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STICKS & STONES
James S. Russell on architecture


    My Books

    On the Job: Design and the American Office
    Donald Albrecht and Chrysanthe Broikos, editors
    Princeton Architectural Press

    Essay in this handsome book accompanying an exhibition at the National Building Museum, Washington DC: "Form Follows Fad: The Troubled Love Affair of Architectural Style and Management Ideal." Find an excerpted version here.

    The Mayorsí Institute: Excellence in City Design
    James S. Russell, editor; Mark Robbins, series editor. Essays by James S. Russell, Christine Saum, Robert Campbell, Richard Sennett, Allan Jacobs, Donovan Rypkema, Alex Krieger, Rosalie Genevro
    Princeton Architectural Press

    Explains the invaluable contribution of the Institute in furthering design literacy. Itís also an entry-level primer for any locality or institution interested in getting the best value from design professionals

STICKS & STONES

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About James S. Russell
The subject of my 15-year-plus career in journalism has been architecture, but it is certainly not a confining one. Iím fascinated by the sociology of the workplace, the design potential of ordinary infrastructure, the politics of housing, the meaning of suburbia, the expressive conundrum of memory. More


About STICKS & STONES
Architecture is hot these daysóas well as curvy and glassy, frolicsome and intimidating.This frequently misunderstood and most public of arts is being talked about. That in itself is new. For better and worse, architecture entangles itself in the key issues of culture and urban life. S&S will dig into them. More


My Books
I'm working on a book, called "After Suburbia," on emerging patterns of urban growth and their consequences. Then there's .... More

Write Me:
jrussell@artsjournal.com

Website
www.jsrussellwriter.com


Search S & S

TOP FIVE

New Museums
Do dramatically architectural containers serve the art they display? Recently completed museums offer their own distinct take on this long-debated question.

Five
Cincinnati: The blocky forms of Zaha Hadidís Contemporary Arts Center appear ready to burst out of the confines of its tight downtown site. Inside, spectacular ramps criss-cross to access the unusually shaped galleries. Does this architectural bravura overwhelm the art or stimulate the visitor to appreciate it?

Four
Beacon, New York: If only architecture could vanish, Dia:Beacon seems to argue (some images here). It speads over a vast space, converted from a package plant. The extraordinary collection, much of it Minimalist, frequently uses architectural means to artistic ends, and Dia didnít want design to get in the way.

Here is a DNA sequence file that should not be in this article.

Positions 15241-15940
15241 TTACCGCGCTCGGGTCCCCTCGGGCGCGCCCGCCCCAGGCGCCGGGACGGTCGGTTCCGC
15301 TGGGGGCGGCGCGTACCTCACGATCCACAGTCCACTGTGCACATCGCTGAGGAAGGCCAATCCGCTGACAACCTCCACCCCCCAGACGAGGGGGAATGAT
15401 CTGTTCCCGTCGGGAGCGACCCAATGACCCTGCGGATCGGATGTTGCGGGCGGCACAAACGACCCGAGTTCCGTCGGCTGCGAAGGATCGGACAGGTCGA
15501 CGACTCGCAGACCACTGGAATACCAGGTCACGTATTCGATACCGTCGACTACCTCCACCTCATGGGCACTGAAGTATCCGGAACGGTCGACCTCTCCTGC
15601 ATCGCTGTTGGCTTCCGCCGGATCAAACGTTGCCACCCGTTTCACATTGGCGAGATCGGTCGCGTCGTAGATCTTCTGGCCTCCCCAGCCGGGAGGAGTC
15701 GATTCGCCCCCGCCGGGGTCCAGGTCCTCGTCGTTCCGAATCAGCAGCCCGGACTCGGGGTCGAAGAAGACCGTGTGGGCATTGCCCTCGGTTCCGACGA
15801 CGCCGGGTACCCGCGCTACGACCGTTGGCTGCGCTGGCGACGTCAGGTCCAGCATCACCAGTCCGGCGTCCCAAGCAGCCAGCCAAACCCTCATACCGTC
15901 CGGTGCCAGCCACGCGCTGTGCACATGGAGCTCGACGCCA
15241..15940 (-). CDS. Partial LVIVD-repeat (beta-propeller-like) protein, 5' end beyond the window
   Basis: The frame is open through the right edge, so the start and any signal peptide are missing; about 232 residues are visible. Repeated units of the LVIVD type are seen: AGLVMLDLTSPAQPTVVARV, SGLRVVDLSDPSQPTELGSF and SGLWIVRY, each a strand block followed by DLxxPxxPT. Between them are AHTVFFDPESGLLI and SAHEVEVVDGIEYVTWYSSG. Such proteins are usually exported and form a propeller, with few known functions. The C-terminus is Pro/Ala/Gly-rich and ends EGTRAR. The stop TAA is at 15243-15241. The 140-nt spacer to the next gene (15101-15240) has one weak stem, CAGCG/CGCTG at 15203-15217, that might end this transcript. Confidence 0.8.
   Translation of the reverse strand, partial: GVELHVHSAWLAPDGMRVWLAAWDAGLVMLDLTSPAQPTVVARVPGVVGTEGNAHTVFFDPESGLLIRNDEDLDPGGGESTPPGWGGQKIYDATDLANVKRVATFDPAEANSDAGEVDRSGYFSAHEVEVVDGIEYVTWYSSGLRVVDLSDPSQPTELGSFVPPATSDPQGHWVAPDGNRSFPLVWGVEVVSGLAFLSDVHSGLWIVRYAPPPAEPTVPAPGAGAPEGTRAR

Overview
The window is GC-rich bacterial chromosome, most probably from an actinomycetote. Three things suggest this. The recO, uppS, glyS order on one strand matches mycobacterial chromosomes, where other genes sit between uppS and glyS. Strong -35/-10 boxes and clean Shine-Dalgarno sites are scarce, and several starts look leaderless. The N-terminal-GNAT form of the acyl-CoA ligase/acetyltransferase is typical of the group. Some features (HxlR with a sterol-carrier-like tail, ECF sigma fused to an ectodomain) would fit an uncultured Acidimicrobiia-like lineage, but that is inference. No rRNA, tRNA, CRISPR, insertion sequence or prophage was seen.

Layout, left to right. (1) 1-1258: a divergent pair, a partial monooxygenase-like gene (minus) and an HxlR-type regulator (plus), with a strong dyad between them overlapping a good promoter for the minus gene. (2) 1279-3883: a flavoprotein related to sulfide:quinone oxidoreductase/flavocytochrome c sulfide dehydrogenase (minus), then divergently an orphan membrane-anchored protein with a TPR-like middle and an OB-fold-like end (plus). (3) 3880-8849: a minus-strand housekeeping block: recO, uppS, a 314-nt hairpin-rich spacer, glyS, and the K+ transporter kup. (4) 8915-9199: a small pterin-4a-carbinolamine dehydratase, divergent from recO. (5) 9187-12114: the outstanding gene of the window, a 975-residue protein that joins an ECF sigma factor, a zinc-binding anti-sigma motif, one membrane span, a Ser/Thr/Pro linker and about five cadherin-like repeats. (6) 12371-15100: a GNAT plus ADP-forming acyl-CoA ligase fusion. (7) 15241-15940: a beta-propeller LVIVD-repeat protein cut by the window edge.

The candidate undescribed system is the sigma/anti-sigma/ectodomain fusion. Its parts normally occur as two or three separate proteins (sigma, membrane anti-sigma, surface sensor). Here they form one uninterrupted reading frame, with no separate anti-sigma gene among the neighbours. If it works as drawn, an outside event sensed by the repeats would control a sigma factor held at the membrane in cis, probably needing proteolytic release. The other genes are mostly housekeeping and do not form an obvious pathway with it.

Three
St. Louis: The architect, Brad Cloepfil of Allied Works, speaks of the Contemporary Art Museum St. Louis as a "vessel." You know itís there, but its purpose is to "prepare the visitor for the experience of art." Can an environment that is assertively unassertive succeed?

Two
Fort Worth: Paired to Louis Kahnís great masterpiece, the Kimball Art Museum, is the Fort Worth Modern Art Museum, by the Japanese master, Tadao Ando. He built three pavilions as hushed reliquaries for art. Ando takes you on a journey, and you see what he wants you to see.

One
Dallas: Many think Renzo Piano strikes just the right balance between art and architecture. Though elegantly proportioned and authoritatively crafted, the exhibition pavilions at the Nasher Sculpture Center neither upstage the art nor the gorgeous garden setting theyíre placed in (by landscape architect Peter Walker).

ELSEWHERE

Conserving Everyoneís Energy But his Own
An oval that appears to droop woozily to the south like a melting ice cream cone may not be the average person's idea of what a city hall should look like, But this is approximately the shape the architect Norman Foster gave the home of London's new local government, the Greater London Authority. More

The Mouse That Soars
Frank Gehry anticipated that the Walt Disney Concert Hall in Los Angeles would be thought just another variation on the Bilbao Guggenheim theme. When one of the countless cost-reducing sessions in this structureís tortured 16-year path to fruition resulted in the substitution of stainless steel for the limestone cladding Gehry had long desired, he correctly predicted that the building would be seen as "son of Bilbao." More

BLOGROLL


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Architectural Record
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Storefront for Art and Architecture
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Heinz Center at Carnegie Institute
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